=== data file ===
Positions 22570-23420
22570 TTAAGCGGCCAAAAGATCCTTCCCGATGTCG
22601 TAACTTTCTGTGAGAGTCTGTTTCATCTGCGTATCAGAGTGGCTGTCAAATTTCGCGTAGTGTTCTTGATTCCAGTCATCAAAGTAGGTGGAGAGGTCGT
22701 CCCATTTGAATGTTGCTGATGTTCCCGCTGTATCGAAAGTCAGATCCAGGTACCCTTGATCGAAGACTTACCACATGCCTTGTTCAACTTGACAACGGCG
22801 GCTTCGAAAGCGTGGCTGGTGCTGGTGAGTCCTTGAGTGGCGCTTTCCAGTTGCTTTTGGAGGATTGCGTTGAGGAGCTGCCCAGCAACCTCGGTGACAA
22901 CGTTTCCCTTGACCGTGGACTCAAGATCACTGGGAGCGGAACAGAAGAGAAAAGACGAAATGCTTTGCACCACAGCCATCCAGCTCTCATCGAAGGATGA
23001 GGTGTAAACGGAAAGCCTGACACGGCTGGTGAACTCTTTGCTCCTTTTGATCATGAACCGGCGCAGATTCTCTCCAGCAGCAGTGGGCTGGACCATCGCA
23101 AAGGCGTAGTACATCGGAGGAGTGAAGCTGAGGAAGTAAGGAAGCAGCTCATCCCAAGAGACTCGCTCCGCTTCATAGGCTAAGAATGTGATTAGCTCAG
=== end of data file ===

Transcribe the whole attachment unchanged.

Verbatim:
Positions 22570-23420
22570 TTAAGCGGCCAAAAGATCCTTCCCGATGTCG
22601 TAACTTTCTGTGAGAGTCTGTTTCATCTGCGTATCAGAGTGGCTGTCAAATTTCGCGTAGTGTTCTTGATTCCAGTCATCAAAGTAGGTGGAGAGGTCGT
22701 CCCATTTGAATGTTGCTGATGTTCCCGCTGTATCGAAAGTCAGATCCAGGTACCCTTGATCGAAGACTTACCACATGCCTTGTTCAACTTGACAACGGCG
22801 GCTTCGAAAGCGTGGCTGGTGCTGGTGAGTCCTTGAGTGGCGCTTTCCAGTTGCTTTTGGAGGATTGCGTTGAGGAGCTGCCCAGCAACCTCGGTGACAA
22901 CGTTTCCCTTGACCGTGGACTCAAGATCACTGGGAGCGGAACAGAAGAGAAAAGACGAAATGCTTTGCACCACAGCCATCCAGCTCTCATCGAAGGATGA
23001 GGTGTAAACGGAAAGCCTGACACGGCTGGTGAACTCTTTGCTCCTTTTGATCATGAACCGGCGCAGATTCTCTCCAGCAGCAGTGGGCTGGACCATCGCA
23101 AAGGCGTAGTACATCGGAGGAGTGAAGCTGAGGAAGTAAGGAAGCAGCTCATCCCAAGAGACTCGCTCCGCTTCATAGGCTAAGAATGTGATTAGCTCAG